When we checked out Fairy Fencer F at E3 2014, we were informed that it's being developed by a wide-ranging cast of all-star designers. The environmental design was done by Yoshitaka Amano, best known for his work on the Final Fantasy series. The music was also done by a wide cast of composers, including another Final Fantasy vet, Nobou Uematsu. The story is being crafted by Toshiki Inoue, who is known for being a prolific writer of Japanese television shows, most notably a number of well-respected tokusatsu shows like "Kamen Rider Agito" and "Choujin Sentai Jetman." The character designs are by the Hyperdimension Neptunia designer Tsunako.
The core gameplay in Fairy Fencer F is based on the Hyperdimension Neptunia engine, so combat takes place on its own map. Every time a player's action arrives, he or she can move within a circular grid to get into position to attack enemies, which is done by stringing together combo attacks, each with a distinctive element or movement modifier. You can push back enemies or knock them into the air, but you can also combo with other allies to perform follow-up attacks to take full advantage of chain combos. Another element is the ability to Fairize. When certain conditions are met, your characters can combine with the fairy that resides in their sword to take on a new and more powerful armored form. This form only lasts for a brief period of time but allows for devastating damage to be performed.
Fairies are a big part of Fairy Fencer F. Each character has a single associated fairy that determines his or her weapon and abilities. You can find other fairies to equip to give you an additional stat or ability boost. The fairy who inhabits your weapon can be leveled up by spending points. This allows you to increase your stats, learn new moves, or gain other benefits to increase your attack power. There's a variety of customization available since each character has specific abilities. There are even costume and accessory customization options that determine how your character looks. You can unlock further costumes and accessories by completing special challenges, such as a huge tower that contains optional boss fights.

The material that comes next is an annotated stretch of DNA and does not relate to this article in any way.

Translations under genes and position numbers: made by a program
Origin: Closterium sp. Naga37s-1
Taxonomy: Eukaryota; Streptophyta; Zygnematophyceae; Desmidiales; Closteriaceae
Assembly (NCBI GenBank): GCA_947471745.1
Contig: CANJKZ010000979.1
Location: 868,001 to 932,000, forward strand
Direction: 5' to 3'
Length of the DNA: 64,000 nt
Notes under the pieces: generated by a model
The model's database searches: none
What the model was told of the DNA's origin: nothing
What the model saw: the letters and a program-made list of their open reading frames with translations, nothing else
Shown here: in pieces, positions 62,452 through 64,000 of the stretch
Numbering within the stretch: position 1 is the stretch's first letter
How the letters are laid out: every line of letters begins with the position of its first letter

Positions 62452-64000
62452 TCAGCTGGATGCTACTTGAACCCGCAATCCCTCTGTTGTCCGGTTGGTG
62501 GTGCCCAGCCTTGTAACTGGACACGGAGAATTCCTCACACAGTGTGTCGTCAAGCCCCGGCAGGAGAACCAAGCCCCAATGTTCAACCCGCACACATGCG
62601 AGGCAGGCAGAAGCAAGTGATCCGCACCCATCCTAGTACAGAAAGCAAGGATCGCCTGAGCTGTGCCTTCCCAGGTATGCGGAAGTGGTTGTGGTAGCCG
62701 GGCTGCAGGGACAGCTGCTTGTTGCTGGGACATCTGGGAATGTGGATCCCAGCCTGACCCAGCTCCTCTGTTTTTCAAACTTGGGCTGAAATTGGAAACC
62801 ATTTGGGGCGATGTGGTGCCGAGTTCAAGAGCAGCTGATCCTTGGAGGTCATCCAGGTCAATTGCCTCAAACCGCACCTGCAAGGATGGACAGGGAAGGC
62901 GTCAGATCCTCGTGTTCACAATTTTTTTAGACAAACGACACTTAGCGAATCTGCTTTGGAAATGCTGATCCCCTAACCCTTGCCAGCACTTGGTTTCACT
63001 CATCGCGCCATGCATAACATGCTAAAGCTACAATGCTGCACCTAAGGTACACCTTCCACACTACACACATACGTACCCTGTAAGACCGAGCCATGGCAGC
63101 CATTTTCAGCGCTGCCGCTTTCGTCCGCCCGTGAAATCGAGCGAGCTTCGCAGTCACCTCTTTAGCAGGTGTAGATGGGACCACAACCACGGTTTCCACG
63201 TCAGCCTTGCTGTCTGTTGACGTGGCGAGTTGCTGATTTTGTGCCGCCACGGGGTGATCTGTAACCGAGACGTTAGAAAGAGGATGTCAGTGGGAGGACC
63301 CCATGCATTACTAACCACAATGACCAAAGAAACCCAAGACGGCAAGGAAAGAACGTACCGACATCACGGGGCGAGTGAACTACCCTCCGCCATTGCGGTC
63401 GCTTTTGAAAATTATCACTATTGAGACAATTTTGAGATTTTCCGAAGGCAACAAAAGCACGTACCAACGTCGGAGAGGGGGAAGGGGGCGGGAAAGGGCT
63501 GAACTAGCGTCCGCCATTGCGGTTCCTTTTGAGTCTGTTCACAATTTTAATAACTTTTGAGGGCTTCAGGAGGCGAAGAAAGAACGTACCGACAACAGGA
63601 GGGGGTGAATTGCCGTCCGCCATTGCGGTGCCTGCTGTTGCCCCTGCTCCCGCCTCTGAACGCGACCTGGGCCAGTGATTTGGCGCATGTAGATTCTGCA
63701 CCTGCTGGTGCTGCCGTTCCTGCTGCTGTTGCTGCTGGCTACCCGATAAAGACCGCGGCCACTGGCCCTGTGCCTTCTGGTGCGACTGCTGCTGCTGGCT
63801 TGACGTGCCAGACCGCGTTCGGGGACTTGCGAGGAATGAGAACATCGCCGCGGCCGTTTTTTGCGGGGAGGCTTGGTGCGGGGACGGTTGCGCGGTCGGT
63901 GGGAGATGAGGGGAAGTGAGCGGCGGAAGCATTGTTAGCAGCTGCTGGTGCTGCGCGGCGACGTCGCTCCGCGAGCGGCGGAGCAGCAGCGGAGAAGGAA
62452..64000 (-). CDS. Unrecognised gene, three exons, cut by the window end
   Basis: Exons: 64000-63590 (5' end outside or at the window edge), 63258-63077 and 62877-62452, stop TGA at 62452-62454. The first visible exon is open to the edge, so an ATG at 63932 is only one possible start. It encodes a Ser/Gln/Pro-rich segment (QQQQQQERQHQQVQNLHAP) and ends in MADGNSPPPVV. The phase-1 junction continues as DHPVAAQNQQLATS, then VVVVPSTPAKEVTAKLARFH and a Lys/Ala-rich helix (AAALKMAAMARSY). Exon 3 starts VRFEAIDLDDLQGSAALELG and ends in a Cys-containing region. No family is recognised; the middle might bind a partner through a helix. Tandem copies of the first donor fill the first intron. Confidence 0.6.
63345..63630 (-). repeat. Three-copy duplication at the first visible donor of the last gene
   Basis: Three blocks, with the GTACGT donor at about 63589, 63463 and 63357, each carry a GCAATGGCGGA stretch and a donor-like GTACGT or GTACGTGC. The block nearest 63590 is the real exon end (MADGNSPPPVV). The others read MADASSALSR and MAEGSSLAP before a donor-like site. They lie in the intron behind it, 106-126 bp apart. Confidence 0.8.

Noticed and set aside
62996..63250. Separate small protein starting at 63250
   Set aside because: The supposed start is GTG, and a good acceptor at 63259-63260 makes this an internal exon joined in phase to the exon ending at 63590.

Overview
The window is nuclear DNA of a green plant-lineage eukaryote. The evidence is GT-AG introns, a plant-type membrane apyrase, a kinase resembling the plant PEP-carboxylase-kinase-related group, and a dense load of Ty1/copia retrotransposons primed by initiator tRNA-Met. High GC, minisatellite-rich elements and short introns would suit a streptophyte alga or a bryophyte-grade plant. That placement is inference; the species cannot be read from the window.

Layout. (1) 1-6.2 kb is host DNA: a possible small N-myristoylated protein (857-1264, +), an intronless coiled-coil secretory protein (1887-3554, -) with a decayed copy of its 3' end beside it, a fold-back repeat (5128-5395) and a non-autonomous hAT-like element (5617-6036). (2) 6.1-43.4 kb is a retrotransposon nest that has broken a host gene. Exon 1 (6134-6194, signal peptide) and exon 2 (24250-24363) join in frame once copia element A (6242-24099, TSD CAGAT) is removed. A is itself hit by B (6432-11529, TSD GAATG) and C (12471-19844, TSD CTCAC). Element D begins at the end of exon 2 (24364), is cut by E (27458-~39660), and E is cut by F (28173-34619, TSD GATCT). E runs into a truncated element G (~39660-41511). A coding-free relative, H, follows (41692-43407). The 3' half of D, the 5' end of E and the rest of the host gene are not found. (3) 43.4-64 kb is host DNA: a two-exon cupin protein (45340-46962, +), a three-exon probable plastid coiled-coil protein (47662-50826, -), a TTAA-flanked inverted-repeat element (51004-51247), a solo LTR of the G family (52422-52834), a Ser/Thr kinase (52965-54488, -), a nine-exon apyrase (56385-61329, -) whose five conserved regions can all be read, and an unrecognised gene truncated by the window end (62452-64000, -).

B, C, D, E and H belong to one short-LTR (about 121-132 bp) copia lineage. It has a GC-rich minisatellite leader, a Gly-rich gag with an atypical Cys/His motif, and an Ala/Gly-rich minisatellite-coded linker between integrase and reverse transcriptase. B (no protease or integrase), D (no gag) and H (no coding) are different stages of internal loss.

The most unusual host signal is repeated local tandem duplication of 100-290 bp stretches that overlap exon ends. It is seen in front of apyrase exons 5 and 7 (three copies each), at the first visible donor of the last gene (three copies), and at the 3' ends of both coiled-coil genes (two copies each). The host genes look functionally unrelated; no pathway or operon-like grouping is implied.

One cool feature of the game is the Fury system. Furies are special swords that are sealed into two gods who are a major part of the storyline. One is a dark god of evil, and the other a holy goddess of light. When you find a fairy in the dungeons, you can return to the resting place of these gods to imbue the fairy into one of the weapons, creating a fury for you to use. A fury is made up of two elements: a positive attribute and a negative one. When you go to the world map, you can thrust a fury into the ground to create an aura that grants those attributes to any dungeons within the sphere of influence. These attributes can be something like "x2 experience points gained but enemies are tougher" or "You do extra damage but you can't heal." The exact combination depends on which fairy you put into which fury. You can have multiple furies out at once and create overlapping fields on a single dungeon to make it more difficult and more rewarding.
Fairy Fencer F has a lot of potential. The development staff behind the game has worked on some truly impressive products, and the core gameplay seems to have a lot of variety. A mix of turn-based combat action and heavy amounts of player customization offers a chance for players to take on the game however they'd like. Our brief demo didn't give us a great glimpse at the story, but there will be enough twists and turns to keep the die-hard JRPG faithful engrossed. Fairy Fencer F is due out Sept. 23, 2014, exclusively for the PlayStation 3.
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